The USB Implementers Forum has had a busy week. At the tail end of February, it seemed to go to great lengths to make USB 3.2 as confusing as humanly possible, and today, it announced the upcoming release of the USB4 specification. At the moment, we’ve only got a draft specification for USB4, with the final spec to be delivered in the middle of 2019.
Still, even though we’re in the early days of USB4, we know enough to say that it will be bringing Thunderbolt 3 capabilities to the masses. Intel released the Thunderbolt 3 specification royalty-free back in 2017, and the USB Promoter Group is implementing that specification in USB4. That means we can expect two-lane operation with data transfer speeds of up to 40 Gbps, which is twice what USB 3.2 boasts.
The USB Promoter Group says that USB4 will be backward compatible with previous iterations, including USB 3.2, Thunderbolt 3, and USB 2.0. It’ll have a lot of the same functionality as Thunderbolt 3 as well, including simultaneous data and display delivery: “As the USB Type-C connector has evolved into the role as the external display port of many host products, the USB4 specification provides the host the ability to optimally scale allocations for display data flow,” the USB Operator Group said today.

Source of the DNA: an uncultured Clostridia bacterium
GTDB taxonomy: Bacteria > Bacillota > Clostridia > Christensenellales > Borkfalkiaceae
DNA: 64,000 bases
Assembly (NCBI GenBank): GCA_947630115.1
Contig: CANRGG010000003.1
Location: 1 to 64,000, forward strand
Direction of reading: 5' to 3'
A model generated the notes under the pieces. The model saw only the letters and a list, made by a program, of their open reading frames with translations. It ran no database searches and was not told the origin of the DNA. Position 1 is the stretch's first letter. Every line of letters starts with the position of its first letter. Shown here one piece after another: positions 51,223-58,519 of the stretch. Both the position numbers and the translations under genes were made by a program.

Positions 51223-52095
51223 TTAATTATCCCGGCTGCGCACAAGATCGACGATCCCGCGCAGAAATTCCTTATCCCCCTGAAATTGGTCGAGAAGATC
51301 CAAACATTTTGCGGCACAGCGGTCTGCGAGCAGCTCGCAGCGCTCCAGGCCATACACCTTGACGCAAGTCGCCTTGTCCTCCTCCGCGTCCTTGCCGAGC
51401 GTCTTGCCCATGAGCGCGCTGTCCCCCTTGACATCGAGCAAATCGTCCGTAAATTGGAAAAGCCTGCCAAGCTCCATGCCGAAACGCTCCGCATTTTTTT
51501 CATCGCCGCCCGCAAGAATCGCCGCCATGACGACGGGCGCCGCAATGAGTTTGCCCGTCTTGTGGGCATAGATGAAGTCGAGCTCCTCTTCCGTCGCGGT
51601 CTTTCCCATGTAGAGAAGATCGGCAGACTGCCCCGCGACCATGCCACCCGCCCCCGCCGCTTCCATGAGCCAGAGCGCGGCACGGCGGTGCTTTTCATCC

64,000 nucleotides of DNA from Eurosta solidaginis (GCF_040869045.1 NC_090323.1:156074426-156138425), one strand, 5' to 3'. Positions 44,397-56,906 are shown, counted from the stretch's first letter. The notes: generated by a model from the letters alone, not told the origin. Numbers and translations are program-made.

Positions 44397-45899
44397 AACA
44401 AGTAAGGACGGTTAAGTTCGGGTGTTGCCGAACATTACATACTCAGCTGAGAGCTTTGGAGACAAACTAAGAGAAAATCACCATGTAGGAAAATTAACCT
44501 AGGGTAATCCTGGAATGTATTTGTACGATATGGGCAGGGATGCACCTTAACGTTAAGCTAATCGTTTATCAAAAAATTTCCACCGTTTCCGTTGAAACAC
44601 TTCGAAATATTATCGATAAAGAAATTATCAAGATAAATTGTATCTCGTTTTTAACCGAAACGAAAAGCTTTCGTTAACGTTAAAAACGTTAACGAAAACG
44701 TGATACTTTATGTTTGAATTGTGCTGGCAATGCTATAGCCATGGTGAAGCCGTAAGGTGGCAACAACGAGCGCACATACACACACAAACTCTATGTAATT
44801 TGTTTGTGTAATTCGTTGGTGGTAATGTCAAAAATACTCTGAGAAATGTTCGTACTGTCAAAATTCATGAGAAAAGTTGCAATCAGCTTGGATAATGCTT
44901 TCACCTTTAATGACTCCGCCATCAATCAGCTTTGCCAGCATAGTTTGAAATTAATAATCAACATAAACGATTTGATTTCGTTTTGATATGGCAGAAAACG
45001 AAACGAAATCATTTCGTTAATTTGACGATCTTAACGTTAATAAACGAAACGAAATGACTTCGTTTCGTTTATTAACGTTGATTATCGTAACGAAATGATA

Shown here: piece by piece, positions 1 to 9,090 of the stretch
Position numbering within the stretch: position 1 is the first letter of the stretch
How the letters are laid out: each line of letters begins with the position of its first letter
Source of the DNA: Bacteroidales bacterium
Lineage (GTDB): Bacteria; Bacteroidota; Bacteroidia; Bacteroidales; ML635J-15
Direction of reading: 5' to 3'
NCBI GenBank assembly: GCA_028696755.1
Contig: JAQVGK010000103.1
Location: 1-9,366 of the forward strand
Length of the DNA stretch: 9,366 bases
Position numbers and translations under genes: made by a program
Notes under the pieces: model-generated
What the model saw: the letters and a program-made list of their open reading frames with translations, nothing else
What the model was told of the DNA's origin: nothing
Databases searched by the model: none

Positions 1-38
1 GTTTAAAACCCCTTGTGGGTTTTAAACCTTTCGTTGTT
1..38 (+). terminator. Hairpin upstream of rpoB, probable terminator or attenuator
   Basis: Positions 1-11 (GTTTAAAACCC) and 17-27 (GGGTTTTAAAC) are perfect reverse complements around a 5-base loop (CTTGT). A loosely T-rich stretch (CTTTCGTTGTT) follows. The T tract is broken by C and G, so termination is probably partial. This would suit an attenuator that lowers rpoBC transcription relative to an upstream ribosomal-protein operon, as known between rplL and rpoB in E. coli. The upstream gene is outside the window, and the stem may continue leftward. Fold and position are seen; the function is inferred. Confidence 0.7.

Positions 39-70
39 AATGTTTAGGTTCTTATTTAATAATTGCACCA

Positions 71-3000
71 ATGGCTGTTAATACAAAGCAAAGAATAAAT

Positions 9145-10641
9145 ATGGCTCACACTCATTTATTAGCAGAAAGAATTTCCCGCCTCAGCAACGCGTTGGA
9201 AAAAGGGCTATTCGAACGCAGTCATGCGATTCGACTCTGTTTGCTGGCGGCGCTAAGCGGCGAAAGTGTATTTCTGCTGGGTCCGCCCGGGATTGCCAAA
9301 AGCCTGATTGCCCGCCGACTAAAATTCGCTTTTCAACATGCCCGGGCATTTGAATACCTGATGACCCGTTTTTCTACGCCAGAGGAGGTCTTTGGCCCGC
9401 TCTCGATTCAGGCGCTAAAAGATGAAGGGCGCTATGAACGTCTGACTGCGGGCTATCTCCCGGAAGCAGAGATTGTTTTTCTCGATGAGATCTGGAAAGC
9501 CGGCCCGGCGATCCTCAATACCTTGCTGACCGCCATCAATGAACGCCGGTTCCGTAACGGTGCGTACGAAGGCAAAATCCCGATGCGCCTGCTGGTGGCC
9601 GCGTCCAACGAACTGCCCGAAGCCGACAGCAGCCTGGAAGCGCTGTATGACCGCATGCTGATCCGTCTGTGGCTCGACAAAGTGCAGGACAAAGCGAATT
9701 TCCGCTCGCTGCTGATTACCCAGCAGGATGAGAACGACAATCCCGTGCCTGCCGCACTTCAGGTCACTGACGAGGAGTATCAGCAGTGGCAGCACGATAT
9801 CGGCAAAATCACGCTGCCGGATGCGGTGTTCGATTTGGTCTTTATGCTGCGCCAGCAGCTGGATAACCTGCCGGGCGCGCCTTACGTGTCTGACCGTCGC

So, for anyone who has been using Thunderbolt 3 regularly for the past few years, the announcement of USB4 probably isn’t all that exciting. Its eventual roll out does mean that Thunderbolt 3 adoption should become much more widespread in a relatively short amount of time, though, which will definitely be nice to see.
As The Verge points out, the USB-IF expects manufacturers to take around 18 months to start producing USB4 devices once the specification is finalized. Since that won’t happen until mid-2019, that means USB4 probably won’t arrive in a significant way until 2021. We’ve got a while to wait before USB4 is here, but while we wait, we’ll be keeping an eye out for more information. Stay tuned.